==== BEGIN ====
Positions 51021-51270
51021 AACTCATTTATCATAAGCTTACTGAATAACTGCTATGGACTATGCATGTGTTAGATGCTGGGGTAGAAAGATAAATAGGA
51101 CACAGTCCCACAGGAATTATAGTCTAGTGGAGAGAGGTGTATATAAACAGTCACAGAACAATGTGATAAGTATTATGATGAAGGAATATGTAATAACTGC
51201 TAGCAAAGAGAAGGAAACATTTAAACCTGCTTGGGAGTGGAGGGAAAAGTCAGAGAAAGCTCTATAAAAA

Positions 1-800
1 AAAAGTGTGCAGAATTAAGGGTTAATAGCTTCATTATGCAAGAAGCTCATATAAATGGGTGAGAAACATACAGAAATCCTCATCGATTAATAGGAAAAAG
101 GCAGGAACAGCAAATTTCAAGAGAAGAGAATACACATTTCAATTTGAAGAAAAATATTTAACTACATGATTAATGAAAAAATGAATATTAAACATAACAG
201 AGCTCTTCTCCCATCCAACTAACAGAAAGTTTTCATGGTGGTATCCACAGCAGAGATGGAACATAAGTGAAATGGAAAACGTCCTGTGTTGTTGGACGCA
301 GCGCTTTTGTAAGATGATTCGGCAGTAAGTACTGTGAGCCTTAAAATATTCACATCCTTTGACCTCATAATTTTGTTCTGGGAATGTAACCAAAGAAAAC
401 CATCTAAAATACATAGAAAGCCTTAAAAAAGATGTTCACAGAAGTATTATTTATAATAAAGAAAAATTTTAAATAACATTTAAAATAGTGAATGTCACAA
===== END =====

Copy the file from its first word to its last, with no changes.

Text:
Positions 51021-51270
51021 AACTCATTTATCATAAGCTTACTGAATAACTGCTATGGACTATGCATGTGTTAGATGCTGGGGTAGAAAGATAAATAGGA
51101 CACAGTCCCACAGGAATTATAGTCTAGTGGAGAGAGGTGTATATAAACAGTCACAGAACAATGTGATAAGTATTATGATGAAGGAATATGTAATAACTGC
51201 TAGCAAAGAGAAGGAAACATTTAAACCTGCTTGGGAGTGGAGGGAAAAGTCAGAGAAAGCTCTATAAAAA

Positions 1-800
1 AAAAGTGTGCAGAATTAAGGGTTAATAGCTTCATTATGCAAGAAGCTCATATAAATGGGTGAGAAACATACAGAAATCCTCATCGATTAATAGGAAAAAG
101 GCAGGAACAGCAAATTTCAAGAGAAGAGAATACACATTTCAATTTGAAGAAAAATATTTAACTACATGATTAATGAAAAAATGAATATTAAACATAACAG
201 AGCTCTTCTCCCATCCAACTAACAGAAAGTTTTCATGGTGGTATCCACAGCAGAGATGGAACATAAGTGAAATGGAAAACGTCCTGTGTTGTTGGACGCA
301 GCGCTTTTGTAAGATGATTCGGCAGTAAGTACTGTGAGCCTTAAAATATTCACATCCTTTGACCTCATAATTTTGTTCTGGGAATGTAACCAAAGAAAAC
401 CATCTAAAATACATAGAAAGCCTTAAAAAAGATGTTCACAGAAGTATTATTTATAATAAAGAAAAATTTTAAATAACATTTAAAATAGTGAATGTCACAA